Montreal, September 19, 2019 – The technologies behind telemedicine are available, and more Canadians could receive remote care, at home or at work, thereby saving themselves trips and avoiding long waits. Unfortunately, our governments are slow to remove obstacles that prevent patients from benefiting from virtual consultations, and doctors from providing this care, shows a publication launched today by the MEI. Only 1% of Canadians use virtual care.
“We communicate with our loved ones or with strangers on the other side of the planet. We carry out secure banking transactions online with a few clicks. But virtual consultations with a doctor or a nurse are non-existent for the very large majority of Canadians,” explains Patrick Déry, Senior Associate Analyst at the MEI and author of the study. “For most of us, a medical visit still represents long hours of waiting and a workday lost.”
An example of an obstacle: A doctor who provides care to people located in a certain province must hold a licence to practise in that province, even if he already holds a licence from another province. Yet more and more Canadian companies are offering their employees access to virtual consultations through their group insurance plans. A doctor who provides such a consultation could easily renew a prescription for an Alberta patient, follow up with another from Manitoba suffering from a chronic illness, and direct a Quebec patient to a consultation with a specialist, all without leaving his or her office.
“The anatomy of Canadians does not vary a lot from province to province! If doctors are available elsewhere to give us a hand, even just temporarily, why not welcome them with open arms? We are currently depriving ourselves of an additional contribution that would help both patients and our overcrowded public systems,” adds the author.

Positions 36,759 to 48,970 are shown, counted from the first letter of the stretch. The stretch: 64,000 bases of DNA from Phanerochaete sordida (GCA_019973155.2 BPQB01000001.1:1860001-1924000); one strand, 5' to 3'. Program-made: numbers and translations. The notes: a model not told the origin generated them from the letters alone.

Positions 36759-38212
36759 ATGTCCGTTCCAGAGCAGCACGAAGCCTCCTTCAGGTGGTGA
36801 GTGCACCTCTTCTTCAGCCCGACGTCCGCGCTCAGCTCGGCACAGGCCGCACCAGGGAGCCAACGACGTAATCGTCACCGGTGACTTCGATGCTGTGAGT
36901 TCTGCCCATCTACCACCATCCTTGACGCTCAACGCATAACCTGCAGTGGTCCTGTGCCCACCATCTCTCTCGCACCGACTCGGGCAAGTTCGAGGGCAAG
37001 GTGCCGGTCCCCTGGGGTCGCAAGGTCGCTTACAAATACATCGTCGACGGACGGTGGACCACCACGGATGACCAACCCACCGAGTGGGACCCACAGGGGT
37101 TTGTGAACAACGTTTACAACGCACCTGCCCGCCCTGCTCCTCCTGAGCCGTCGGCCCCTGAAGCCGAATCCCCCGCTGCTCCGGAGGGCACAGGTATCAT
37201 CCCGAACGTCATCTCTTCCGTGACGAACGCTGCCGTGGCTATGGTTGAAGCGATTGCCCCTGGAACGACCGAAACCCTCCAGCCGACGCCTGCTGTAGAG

The provincial governments have also set out several conditions that restrict access to telemedicine within the public systems, which is often reserved for patients who live in remote regions or who suffer from particular conditions. The way we pay doctors doesn’t help either. Fee-for-service payments, which represent around three-quarters of Canadian doctors’ incomes, do not encourage them to carry out actions for which there will be no payment, and do not favour innovation in the practise of medicine.
“There are also many situations in which nurses and pharmacists could lend a hand, both in virtual practice and in conventional practice. Allowing them to do more would liberate doctors, a scarce resource, to do other things,” says Mr. Déry.
Numerous studies have shown that telemedicine is reliable, practical, and effective, and that it could be useful for a large share of our daily health concerns. It’s time to move into the 21st century, and governments should put all of their energy into eliminating the barriers that remain and that prevent many Canadians from enjoying the benefits of telemedicine.
The Research Paper entitled Health Care Entrepreneurship – How to Encourage the Deployment of Telemedicine in Canada was prepared by Patrick Déry, Senior Associate Analyst at the MEI. This publication is available on our website.
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The MEI is an independent public policy think tank. Through its publications and media appearances, the MEI stimulates debate on public policies in Quebec and across Canada by proposing reforms based on market principles and entrepreneurship.
Interview requests: Pascale Déry, Vice President, Communications and Development, MEI. Tel.: 514-273-0969 ext. 2233 / Cell: 514-502-6757 / Email: firstname.lastname@example.org